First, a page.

How Ofcom and the iPhone 5 solved the UK's 4G competition crisis

EE's rivals will be able to launch their own LTE services in much of the UK during the first half of next year, rather than later. Making this possible was far more complex than simply bashing heads together.
Written by David Meyer, Contributor

The crisis seems to be over. The UK is going to get a competitive 4G market in the first half of 2013 — too late, in the opinion of many, but it could have been far worse.

Who do we have to thank? If anyone, it's Ofcom who should be feeling smug today. The government may be basking in the regulator's reflected glory but, with Maria Miller just one month into her new role, there is almost nothing she could have done to help this situation. Her predecessor, Jeremy Hunt, certainly found himself roundly ignored.

No, Ed Richards is most likely the one to thank. There are two reasons for supposing this: the decision to let EE roll out 4G first, and the length of time it takes to speed up spectrum clearance. These were the two keys to getting this show on the road.

The EE gambit and the iPhone 5

In some ways, Ofcom had little choice but to let EE refarm its 1800MHz 2G spectrum for 4G services. The European Commission had already mandated that such reuse be allowed, for one thing, but the move was also divorced from the upcoming spectrum auction, because it was different spectrum.

The iPhone 5, seen here in an EE speed test, changed the 4G game for operators.

At the time, the general reaction from EE's rivals indicated that they were preparing fresh legal action to hold up the auction. After all, operator lawsuits were behind the UK's more-than-four-year delay in rolling out 4G services in the first place. And now O2 and Vodafone could perhaps argue that the rules of the auction needed to be tilted in their favour, to compensate for being behind EE in deploying LTE.

However, there was a wildcard — the iPhone 5. Apple's new flagship does 4G over 1800MHz, which is great news for EE and terrible news for its rivals, because the device does not do 4G over 800MHz or 2.6GHz, the two bands in the auction.

In other words, they can't sell iPhone 5s now and promise that the LTE bit will be turned on down the line. They need to scramble in getting other 4G devices out there, and that means they cannot delay the auction any longer.

So it makes little sense to say the government forced the operators to sit down and behave. If anyone did that, it was Ofcom, but even they had a spot of luck.

Clearance is the key

Even if Ofcom had managed to hold the auction earlier this year (bidding will only take place in early 2013), it would not have done the operators much good, because the spectrum that's being auctioned off is still being used.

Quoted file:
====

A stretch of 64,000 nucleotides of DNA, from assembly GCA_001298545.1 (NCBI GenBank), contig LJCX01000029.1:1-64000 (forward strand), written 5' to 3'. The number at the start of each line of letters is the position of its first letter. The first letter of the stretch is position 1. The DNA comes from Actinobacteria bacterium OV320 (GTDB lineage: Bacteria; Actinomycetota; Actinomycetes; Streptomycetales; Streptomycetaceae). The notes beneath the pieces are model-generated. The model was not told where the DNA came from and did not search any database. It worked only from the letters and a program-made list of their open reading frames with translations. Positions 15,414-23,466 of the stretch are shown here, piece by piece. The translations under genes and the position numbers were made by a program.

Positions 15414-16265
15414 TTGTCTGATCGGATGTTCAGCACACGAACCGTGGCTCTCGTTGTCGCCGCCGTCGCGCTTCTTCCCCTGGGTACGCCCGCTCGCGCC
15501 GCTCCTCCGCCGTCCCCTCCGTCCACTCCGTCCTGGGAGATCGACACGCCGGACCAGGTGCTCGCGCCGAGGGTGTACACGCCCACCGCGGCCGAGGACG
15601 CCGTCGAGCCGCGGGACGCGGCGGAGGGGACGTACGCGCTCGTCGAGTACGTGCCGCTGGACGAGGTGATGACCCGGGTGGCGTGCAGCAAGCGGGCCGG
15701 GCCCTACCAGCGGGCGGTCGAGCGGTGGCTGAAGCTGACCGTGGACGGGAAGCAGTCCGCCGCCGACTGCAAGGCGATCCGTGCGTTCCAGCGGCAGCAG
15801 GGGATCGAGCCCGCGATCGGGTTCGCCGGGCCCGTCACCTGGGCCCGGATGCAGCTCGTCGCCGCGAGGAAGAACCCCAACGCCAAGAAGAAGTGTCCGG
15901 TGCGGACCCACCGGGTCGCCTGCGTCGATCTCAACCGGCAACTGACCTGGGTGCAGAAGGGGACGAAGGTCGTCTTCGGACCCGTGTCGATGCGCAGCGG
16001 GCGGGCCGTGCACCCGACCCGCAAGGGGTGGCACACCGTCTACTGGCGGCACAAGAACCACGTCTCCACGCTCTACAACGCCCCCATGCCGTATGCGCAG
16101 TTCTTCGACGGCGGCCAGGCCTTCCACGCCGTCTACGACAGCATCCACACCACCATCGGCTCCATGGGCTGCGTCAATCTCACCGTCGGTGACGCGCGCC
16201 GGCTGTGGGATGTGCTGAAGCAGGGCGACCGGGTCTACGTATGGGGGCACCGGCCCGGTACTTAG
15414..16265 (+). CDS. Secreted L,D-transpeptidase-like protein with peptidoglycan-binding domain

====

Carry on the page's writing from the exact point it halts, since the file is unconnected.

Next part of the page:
The nice thing about EE's swathes of 1800MHz spectrum is that it already owns and uses them — it does not need to wait for them to be cleared.

That is not the case with the 800MHz and 2.6GHz bands. In the case of 800MHz, Ofcom has had to wait for the analogue switch-off to take place. As late as yesterday, the official line there was that it would be cleared across the UK by October 2013, with some parts being able to use 800MHz before then. Even that was supposed to be an improvement on the original estimate of 2014.

The 2.6GHz band, meanwhile, is used in aeronautical radar systems. Again, the estimate there until yesterday was that it would be cleared for mobile broadband use by the first quarter of 2014.

However, what Ofcom did was to go to the TV broadcasters and Arqiva, the company that manages the TV masts, and get them to agree to an earlier, phased release. This is complicated stuff and it had to have taken quite a lot of time — it certainly didn't come about as a result of yesterday's meeting, and it was unlikely to have only begun when Miller replaced Hunt.

It's not a perfect solution. It does mean that operators offering 4G over 800MHz will only be able to roll out those services in some parts of the country at first. There is also, as yet, no word on whether the 2.6GHz release has been sped up, although that is less important as the long-range 800MHz band is far more valuable to operators wanting to cut deployment costs.

But it also means that many major UK cities — London, Birmingham, Coventry, Leicester, Nottingham and Sheffield — will get non-EE 4G in May next year, rather than October. For the operators, that makes a big difference.

And for consumers, it means the world of difference. It's great that the 1800MHz spectrum refarming has allowed a relatively early 4G rollout in the UK, but it only benefited one carrier.

Healthy competition is now back on the table. And that, after all, is Ofcom's ultimate remit.

READ MORE: 4G in the UK: What it means for you

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